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We can do better than ranking of 37th-healthiest

Thursday, March 27, 2014 - 12:01 am

By making better choices and improving health infrastructure.

Allen County came in at 37th out of 92 in the annual ranking of healthy Indiana counties compiled by the Robert Weed Johnson Foundation and the University of Wisconsin Health Institute. The obvious point to make is that at least we weren’t in the bottom three – Blackford, Fayette and Scott were. But we weren’t in the top three, either; Hamilton, Hendricks and Boone were.

So we can do better. We’re up from No. 40 from last year, so perhaps we can shoot for more than a three-place gain next year.

In one sense, of course, such rankings are pointless. Unless there’s something as awful as a radioactive cloud hanging over part of the state, it doesn’t really matter which county you live in. Depending on the genes you were born with and how well you take care of the body they’re in, you’re going to survive about the same amount of time in Lake County as you would in Brown County.

But such a list is a useful reminder, which, heaven knows, we need from time to time, of the things we should pay attention to. The rankings are based on 29 factors that influence health, including smoking, high school graduation rates and physical inactivity. Each personal choice we make might not make that much difference individually, but they can add up to a nice lifespan extension.

The rankings should also be a reminder to communities to make sure the health infrastructure is maintained. Other factors in the evaluation include access to health and exercise facilities, commuting distances and air and water quality. As it happens, the amenities that help us live longer are the same ones that make the time we have more enjoyable.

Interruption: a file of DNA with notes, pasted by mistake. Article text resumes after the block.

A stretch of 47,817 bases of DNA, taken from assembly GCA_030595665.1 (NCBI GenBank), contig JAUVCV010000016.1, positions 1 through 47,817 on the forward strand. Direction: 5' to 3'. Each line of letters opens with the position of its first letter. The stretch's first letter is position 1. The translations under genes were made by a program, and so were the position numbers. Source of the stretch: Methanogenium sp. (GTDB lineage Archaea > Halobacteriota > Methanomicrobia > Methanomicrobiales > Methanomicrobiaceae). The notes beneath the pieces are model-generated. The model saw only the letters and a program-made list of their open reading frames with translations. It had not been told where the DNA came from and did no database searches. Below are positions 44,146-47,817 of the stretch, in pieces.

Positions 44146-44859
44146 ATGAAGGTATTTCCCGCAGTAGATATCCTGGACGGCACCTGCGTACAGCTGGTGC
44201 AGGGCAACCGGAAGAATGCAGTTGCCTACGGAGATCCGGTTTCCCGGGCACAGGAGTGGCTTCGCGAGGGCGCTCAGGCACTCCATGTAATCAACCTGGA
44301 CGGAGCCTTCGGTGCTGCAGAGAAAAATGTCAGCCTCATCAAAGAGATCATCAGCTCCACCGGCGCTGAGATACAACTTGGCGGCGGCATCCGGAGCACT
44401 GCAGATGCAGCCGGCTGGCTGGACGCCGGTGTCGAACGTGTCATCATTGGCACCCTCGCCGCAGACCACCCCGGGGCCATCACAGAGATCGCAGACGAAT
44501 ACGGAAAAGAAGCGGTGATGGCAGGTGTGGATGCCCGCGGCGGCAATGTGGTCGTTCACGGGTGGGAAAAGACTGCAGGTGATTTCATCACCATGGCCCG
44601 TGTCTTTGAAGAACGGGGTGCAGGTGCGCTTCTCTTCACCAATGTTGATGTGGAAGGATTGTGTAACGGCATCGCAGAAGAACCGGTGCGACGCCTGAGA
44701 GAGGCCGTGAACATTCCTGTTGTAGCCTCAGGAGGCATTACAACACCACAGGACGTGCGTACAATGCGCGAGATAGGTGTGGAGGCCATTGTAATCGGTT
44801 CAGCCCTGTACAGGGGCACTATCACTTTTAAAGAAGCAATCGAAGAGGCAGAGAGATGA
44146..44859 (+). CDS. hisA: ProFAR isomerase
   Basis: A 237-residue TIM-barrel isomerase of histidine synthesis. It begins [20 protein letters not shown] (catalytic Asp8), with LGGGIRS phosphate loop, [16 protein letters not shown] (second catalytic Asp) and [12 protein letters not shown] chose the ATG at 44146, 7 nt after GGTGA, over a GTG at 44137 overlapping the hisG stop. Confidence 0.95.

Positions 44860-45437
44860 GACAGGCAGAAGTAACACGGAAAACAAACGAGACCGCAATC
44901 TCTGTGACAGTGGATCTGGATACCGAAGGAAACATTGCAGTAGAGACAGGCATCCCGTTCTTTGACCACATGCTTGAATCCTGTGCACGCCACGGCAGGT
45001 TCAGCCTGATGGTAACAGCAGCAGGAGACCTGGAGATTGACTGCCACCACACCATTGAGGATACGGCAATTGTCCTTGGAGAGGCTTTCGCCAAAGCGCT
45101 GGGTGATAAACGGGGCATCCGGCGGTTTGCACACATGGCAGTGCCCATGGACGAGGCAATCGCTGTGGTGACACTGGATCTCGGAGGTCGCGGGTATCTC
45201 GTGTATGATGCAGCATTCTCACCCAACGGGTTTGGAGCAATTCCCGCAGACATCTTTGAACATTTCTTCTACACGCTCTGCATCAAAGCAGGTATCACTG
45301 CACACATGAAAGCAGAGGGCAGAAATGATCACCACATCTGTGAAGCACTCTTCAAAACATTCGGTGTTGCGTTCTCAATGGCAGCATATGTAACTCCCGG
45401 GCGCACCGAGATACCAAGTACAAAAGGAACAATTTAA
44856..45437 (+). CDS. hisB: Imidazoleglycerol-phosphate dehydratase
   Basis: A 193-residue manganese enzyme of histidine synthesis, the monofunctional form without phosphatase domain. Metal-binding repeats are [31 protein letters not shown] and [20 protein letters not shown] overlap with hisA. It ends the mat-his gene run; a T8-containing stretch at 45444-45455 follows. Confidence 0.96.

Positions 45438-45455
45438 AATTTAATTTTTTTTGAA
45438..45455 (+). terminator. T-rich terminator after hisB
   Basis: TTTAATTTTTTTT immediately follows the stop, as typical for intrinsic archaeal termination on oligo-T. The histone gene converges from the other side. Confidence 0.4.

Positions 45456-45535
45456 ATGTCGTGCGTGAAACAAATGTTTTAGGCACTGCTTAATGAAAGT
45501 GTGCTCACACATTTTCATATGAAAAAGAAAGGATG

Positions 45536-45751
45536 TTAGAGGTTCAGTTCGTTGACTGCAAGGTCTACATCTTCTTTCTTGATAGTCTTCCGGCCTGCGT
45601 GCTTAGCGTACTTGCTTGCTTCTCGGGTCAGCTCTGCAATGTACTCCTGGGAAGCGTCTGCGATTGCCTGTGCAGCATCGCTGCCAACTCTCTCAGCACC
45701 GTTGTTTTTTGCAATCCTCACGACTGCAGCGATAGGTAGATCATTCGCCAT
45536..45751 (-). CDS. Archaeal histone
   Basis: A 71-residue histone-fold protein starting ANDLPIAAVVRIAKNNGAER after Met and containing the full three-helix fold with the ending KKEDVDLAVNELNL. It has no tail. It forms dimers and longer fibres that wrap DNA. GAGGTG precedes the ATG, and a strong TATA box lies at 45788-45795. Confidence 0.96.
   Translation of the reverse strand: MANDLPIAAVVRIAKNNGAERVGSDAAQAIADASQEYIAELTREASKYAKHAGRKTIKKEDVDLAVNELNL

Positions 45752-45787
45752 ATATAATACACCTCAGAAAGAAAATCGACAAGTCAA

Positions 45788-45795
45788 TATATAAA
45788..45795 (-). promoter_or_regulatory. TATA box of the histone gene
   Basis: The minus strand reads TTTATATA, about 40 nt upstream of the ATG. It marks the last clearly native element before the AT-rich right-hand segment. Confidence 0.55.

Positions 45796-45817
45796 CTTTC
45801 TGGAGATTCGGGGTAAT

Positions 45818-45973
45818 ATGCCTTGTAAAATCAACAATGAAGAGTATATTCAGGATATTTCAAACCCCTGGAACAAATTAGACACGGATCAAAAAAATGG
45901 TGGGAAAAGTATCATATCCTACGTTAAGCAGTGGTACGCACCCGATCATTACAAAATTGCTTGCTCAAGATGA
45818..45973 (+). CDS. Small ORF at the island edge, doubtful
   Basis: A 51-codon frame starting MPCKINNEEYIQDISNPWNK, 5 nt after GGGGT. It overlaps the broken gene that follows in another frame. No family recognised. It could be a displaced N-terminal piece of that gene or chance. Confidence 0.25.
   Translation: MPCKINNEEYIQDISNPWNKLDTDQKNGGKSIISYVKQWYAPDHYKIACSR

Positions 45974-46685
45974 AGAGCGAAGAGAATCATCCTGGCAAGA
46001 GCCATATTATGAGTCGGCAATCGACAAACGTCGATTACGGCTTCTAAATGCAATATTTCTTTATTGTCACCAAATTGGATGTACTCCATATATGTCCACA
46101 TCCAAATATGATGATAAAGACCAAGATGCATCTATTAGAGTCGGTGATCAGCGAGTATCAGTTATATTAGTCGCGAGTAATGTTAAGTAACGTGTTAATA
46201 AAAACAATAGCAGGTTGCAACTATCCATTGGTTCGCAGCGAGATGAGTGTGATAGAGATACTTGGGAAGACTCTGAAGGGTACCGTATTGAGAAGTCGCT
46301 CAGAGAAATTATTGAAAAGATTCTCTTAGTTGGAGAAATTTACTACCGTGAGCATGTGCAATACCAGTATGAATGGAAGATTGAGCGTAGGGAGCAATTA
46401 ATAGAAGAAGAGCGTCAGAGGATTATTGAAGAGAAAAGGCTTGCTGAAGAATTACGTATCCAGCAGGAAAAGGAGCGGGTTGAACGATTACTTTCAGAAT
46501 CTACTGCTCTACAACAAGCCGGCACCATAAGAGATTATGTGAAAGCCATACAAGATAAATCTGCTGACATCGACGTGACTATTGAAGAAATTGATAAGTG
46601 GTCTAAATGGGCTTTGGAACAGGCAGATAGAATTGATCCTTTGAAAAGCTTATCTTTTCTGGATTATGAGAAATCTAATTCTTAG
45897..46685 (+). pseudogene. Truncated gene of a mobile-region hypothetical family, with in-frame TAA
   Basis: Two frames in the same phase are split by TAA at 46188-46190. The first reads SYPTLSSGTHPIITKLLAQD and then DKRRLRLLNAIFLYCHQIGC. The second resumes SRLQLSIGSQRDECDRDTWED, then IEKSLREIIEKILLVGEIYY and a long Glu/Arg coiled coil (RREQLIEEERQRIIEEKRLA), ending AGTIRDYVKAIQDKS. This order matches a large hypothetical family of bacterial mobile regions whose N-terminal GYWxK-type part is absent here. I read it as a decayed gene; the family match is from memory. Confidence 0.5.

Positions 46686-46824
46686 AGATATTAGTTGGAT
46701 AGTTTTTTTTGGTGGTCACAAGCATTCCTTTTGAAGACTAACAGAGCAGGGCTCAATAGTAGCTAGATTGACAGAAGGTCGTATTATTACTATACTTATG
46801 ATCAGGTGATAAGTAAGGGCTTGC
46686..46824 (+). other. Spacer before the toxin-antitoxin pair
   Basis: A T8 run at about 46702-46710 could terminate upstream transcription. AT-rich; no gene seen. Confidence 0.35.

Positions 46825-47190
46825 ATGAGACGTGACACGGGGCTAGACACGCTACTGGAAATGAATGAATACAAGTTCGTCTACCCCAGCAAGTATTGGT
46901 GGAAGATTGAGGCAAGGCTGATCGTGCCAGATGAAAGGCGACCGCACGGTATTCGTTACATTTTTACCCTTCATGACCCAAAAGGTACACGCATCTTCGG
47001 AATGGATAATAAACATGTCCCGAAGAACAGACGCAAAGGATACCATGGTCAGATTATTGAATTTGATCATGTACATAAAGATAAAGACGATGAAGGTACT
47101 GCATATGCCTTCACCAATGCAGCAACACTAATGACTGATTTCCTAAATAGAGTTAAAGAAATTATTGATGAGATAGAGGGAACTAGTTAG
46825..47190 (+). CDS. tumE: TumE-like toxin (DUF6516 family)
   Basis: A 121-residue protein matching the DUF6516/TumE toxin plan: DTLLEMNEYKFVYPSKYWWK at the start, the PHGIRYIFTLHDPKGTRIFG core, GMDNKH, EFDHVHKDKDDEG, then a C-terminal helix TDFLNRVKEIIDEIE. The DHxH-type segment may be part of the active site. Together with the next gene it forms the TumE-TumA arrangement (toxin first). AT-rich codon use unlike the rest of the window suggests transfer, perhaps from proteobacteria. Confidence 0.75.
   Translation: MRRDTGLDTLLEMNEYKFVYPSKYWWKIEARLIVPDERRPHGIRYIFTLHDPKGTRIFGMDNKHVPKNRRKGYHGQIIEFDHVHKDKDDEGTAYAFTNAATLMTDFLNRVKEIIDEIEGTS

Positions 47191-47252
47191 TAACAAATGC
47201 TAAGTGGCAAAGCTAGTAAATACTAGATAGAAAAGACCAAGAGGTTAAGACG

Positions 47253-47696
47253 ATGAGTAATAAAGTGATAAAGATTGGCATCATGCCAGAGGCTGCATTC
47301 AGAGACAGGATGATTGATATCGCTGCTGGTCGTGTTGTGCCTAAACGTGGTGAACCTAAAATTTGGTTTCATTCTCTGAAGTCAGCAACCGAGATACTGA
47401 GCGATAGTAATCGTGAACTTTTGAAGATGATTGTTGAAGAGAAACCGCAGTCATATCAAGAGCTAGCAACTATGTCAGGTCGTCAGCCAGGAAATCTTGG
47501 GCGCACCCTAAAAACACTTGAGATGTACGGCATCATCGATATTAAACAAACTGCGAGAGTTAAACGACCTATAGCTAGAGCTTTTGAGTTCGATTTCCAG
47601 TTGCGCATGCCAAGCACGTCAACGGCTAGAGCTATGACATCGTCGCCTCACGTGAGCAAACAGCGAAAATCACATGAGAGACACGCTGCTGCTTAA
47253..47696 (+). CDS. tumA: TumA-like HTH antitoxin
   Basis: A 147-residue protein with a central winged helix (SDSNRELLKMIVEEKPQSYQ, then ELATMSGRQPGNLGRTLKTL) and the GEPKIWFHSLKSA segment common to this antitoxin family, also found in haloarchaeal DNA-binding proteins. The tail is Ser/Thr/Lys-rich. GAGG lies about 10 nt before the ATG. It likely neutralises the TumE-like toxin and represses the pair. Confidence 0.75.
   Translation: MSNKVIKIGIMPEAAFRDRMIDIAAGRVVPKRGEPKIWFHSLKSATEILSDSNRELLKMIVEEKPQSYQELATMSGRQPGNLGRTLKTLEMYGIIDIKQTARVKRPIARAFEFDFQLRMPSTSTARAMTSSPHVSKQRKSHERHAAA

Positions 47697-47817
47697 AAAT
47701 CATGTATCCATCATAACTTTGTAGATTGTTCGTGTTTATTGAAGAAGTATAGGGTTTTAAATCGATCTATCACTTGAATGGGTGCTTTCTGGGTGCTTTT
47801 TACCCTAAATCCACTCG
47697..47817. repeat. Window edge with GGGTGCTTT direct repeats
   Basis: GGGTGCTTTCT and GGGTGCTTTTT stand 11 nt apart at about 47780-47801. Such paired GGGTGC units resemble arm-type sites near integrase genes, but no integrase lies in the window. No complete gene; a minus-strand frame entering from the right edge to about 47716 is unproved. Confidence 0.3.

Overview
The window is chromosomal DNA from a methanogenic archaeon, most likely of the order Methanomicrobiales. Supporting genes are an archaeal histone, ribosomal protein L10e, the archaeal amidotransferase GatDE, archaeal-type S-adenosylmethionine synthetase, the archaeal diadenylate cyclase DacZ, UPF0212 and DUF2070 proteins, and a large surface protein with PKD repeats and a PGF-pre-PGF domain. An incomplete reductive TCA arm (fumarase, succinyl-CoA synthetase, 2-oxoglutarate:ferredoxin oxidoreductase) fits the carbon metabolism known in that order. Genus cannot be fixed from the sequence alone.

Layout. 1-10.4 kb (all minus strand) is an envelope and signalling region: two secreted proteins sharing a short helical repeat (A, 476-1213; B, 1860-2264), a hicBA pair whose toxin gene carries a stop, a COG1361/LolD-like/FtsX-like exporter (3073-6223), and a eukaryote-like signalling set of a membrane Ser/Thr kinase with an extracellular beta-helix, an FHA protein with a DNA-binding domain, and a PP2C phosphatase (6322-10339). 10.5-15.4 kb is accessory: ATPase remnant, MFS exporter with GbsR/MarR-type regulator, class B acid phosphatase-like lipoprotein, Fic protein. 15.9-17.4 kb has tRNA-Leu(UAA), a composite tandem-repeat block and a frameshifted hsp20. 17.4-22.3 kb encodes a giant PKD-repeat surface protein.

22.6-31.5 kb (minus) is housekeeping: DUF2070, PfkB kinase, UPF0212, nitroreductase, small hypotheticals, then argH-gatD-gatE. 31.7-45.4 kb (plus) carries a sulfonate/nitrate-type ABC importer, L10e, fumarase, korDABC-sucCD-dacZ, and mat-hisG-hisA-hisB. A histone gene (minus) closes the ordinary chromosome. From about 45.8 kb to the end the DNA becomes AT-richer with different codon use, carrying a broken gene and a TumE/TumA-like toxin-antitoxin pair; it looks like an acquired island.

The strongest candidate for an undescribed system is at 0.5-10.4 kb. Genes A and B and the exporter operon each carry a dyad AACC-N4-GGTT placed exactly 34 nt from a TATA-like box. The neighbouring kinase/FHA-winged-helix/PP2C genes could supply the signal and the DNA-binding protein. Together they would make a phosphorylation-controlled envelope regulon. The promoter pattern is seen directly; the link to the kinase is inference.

So, yes, we can do better in Allen County, as individuals and as communities. Let’s.

The most pointless bill

If the “permission to celebrate winter holidays” bill had passed, it would have been the most pointless piece of legislation from the recently-ended General Assembly session. How many teachers really think they need legal backing to say “Merry Christmas” or “Happy Hanukkah”?

But that legislation failed, so we’ll give the “most pointless” award to the bill banning minors 16 and under from using a tanning bed, even if they have parental permission. Some say the bill steps on parents’ toes, but some argue it doesn’t go far enough, so even pointlessness can be controversial.

Why pointless? Indiana tanning salon owners say hardly any of their business comes from those 16 and younger. Legislators are micromanaging something that doesn’t need managing.